Better pain relief

Arthritis patients who have problems with the side effects of current drugs were offered new hope this week, as two new treatments were announced by different companies. Health Canada has approved “Celebrex” for both acute and chronic use in the relief of the signs and symptoms of osteoarthritis (OA) and rheumatoid arthritis (RA) in adults.

Celebrex received priority review from Health Canada and will be available by prescription in Canada by April 27, 1999. Since its introduction in the United States in January, Celebrex has become one of the fastest selling new drugs in history.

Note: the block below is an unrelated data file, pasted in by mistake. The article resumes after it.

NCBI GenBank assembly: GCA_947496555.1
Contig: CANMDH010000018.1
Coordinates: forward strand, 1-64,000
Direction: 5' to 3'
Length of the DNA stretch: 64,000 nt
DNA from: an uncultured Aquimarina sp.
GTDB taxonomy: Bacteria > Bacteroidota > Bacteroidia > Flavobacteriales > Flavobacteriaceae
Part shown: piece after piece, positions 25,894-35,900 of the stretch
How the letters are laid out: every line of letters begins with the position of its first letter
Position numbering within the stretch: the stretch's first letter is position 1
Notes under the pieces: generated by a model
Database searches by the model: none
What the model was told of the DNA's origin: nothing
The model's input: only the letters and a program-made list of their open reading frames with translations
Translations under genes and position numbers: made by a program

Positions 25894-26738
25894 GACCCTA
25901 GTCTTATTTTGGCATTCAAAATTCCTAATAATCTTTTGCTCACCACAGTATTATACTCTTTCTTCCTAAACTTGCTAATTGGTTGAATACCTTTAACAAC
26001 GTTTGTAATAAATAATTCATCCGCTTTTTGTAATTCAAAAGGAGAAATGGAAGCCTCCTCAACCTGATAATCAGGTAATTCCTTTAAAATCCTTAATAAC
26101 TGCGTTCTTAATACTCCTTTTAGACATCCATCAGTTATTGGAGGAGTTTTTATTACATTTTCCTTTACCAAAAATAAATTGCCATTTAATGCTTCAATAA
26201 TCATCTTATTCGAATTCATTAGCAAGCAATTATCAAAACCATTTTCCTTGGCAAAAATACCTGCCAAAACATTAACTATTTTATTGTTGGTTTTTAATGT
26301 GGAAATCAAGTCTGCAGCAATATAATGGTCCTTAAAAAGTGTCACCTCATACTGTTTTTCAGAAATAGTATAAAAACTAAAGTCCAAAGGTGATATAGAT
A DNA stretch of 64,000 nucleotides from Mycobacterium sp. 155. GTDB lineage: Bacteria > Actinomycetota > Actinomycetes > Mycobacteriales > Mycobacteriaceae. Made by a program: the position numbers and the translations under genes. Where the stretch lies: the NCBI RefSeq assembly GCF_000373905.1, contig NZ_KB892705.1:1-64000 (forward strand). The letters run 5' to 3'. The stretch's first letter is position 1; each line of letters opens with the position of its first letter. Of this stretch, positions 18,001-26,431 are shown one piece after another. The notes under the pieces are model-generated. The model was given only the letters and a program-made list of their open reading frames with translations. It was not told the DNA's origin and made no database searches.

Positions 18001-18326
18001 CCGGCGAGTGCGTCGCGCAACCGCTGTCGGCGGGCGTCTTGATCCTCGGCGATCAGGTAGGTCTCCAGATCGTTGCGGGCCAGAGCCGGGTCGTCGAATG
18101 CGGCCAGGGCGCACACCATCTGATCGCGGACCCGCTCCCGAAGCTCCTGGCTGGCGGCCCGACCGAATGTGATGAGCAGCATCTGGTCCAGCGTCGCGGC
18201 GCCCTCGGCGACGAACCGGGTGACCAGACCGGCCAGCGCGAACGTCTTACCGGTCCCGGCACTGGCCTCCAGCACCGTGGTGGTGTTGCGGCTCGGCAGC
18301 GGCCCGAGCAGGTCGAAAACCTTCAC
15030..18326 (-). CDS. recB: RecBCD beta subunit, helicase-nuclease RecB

Clinical trials showed the drug as comparable to the maximum prescription-strength Non-Steroidal Anti-Inflammatory Drugs (NSAIDs) naproxen and ibuprofen in treating arthritis pain and inflammation. The new drug’s extra benefit is that produces significantly fewer upper gastrointestinal (GI) ulcers than traditional arthritis medications.

Rofecoxib, a Canadian-discovered drug for the treatment of arthritis, is currently under a fast-track review process by Health Canada. Both new drugs are in class called COX-2 inhibitors, which target the enzyme that plays a role in arthritis pain and inflammion. Their key benefit is that they provide relief without blocking the COX-1 enzyme that protects the gastrointestinal system.